EU software liability law could divide open source
The European Commission is proposing that software companies be held liable in Europe for the security and efficacy of their products. How would this affect ISVs?
The world of open-source development could be divided, if the European Commission succeeds in passing a law extending consumer protection rules to software, according to experts.
The Commission proposes that software companies be held liable in the European Union for the security and efficacy of their products.
David Mitchell, senior vice president of IT Research at Ovum, thinks that this may lead to a situation boosting current open-source vendors' business models but making it more difficult for independent developers to thrive.
The proposal is likely to make vendors force customers into support and maintenance agreements upon each purchase, in order to help the former fulfill warranty obligations, Mitchell said.
This is already in line with the business models of current open-source vendors such as Red Hat and Canonical, which sell support services. On the other hand, the "garage open-source model" of independent developers, who do not have the scale to guarantee their products at that level, will likely suffer, Mitchell said in an interview with ZDNet Asia.
Bryan Tan, director of Singapore-based Keystone Law, had predicted in an earlier blog post the "caving in" of open-source software due to similar worries over liability on the parts of independent developers.
"Gone are the days (when) software could be written in a garage by two guys," Tan wrote.
Tan also told ZDNet Asia that the proposed law would likely inflate prices for consumers outside the EU--including the Asia-Pacific region, as a result of the vendors' need to provide insurance. Furthermore, the "death" of some smaller vendors (and an ensuing dearth of competition) would lead to increased prices, he added.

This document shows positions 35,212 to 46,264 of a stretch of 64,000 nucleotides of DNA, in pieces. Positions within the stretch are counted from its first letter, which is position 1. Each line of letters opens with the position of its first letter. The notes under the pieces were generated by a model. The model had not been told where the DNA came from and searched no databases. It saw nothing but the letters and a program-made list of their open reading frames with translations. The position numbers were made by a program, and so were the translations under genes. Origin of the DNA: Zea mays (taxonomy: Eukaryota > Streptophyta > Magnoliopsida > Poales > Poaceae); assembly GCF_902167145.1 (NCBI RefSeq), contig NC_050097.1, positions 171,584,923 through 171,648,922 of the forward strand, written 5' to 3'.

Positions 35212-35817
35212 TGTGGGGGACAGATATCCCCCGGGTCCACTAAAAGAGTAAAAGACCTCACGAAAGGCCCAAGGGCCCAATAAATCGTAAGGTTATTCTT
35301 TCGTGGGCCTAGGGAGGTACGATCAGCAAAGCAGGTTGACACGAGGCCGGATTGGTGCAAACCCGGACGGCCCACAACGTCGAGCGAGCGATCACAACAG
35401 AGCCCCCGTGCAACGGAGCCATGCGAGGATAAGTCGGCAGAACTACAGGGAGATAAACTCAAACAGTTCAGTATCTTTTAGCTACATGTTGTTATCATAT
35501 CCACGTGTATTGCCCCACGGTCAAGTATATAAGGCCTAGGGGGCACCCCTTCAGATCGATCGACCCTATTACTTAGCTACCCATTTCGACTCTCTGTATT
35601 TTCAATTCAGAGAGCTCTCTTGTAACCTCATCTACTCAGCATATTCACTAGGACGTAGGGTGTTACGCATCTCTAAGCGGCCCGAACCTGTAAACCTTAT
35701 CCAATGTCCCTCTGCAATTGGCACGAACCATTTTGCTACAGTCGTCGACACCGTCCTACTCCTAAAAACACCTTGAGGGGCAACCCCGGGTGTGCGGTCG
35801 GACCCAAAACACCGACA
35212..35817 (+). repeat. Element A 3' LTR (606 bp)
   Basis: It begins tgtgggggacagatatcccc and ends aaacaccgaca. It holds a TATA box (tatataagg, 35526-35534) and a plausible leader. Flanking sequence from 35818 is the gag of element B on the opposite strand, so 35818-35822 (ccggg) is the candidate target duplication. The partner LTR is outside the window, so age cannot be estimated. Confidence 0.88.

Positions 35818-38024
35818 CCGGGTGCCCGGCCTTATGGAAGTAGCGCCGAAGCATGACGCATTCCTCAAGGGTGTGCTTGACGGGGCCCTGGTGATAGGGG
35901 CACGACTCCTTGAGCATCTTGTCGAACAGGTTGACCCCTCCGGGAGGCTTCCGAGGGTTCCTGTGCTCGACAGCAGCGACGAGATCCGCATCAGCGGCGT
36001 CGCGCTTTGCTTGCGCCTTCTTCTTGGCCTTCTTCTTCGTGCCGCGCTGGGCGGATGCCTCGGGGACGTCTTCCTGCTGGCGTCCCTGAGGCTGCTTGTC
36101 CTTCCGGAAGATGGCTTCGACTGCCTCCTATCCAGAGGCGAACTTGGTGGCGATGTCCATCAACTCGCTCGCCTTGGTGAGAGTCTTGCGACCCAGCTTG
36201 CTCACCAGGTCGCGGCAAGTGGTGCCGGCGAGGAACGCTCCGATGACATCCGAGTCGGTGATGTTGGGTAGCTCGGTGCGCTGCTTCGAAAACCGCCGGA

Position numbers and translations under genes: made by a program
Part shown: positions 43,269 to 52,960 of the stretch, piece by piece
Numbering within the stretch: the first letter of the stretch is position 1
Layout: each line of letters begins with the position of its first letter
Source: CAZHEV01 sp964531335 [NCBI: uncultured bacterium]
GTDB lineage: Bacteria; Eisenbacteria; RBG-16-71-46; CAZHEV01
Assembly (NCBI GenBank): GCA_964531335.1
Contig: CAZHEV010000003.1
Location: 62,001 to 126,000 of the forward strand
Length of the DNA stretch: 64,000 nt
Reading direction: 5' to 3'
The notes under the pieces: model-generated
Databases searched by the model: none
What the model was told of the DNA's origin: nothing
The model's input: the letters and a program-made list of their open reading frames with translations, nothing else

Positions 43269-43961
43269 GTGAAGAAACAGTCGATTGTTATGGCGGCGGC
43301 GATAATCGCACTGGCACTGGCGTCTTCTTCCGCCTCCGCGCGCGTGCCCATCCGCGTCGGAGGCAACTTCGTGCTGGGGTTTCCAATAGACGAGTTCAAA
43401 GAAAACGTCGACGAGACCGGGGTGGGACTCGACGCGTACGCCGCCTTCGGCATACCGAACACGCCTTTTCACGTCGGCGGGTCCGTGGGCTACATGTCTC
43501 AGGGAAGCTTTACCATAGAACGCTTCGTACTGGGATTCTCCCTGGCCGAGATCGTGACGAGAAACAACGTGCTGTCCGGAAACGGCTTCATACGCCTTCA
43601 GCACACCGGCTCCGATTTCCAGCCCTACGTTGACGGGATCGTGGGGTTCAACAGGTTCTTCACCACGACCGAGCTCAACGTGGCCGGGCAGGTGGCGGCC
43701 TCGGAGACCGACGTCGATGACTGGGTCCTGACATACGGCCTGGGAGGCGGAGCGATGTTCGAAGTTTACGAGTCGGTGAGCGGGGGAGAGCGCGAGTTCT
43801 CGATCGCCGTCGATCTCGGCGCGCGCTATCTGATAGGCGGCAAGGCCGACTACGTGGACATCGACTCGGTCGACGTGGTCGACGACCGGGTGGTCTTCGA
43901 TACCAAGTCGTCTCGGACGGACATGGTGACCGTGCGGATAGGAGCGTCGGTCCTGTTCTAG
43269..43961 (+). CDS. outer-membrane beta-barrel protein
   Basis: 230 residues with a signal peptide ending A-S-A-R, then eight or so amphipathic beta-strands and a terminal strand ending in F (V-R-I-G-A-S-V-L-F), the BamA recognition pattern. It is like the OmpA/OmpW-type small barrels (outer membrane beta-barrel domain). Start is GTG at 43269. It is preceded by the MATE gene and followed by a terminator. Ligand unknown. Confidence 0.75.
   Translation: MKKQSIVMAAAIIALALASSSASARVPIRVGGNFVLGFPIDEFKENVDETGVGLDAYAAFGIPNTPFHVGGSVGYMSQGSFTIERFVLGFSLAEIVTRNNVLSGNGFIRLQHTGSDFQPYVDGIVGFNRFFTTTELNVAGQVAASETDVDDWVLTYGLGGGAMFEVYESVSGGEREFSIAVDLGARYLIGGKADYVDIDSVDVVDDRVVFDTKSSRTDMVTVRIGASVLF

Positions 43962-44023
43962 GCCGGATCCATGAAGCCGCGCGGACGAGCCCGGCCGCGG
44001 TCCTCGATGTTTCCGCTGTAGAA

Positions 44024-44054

While the Commission has said the proposal is in the interest of consumers, Ovum's Mitchell thinks that a "huge amount of market uncertainty" will be created.
"Customers will find that their existing support and maintenance agreements are now ambiguous, or in contradiction with any new legislation," he said. Businesses would also have to undertake longer testing cycles, resulting in project delays, Mitchell added.
Realistically, liability will be hard to pinpoint because of the interdependency between hardware and software, Mitchell noted. The failure of a piece of software could be blamed on another installed software or hardware portion.
"(The legislation) promises to be a lawyer's dream (come true) but not to deliver any tangible benefit for the customers," he said.
However, Stanley Lai, partner at Allen & Gledhill, thinks that consumers will benefit. While he agrees that software prices will likely rise, "it remains to be seen whether consumers will consider that the price to be paid in return for quality assurance is an adverse effect."
Lai also said it is "premature and oversimplistic" to predict the demise of open-source software. He said with code open and more easily corrected--the oft-quoted "many eyeballs" effect--users and consumers of open-source software may be more likely to get errors fixed through the community and less likely to pursue direct recourse to liability under the proposed legislation.
Victoria Ho of ZDNet Asia reported from Singapore.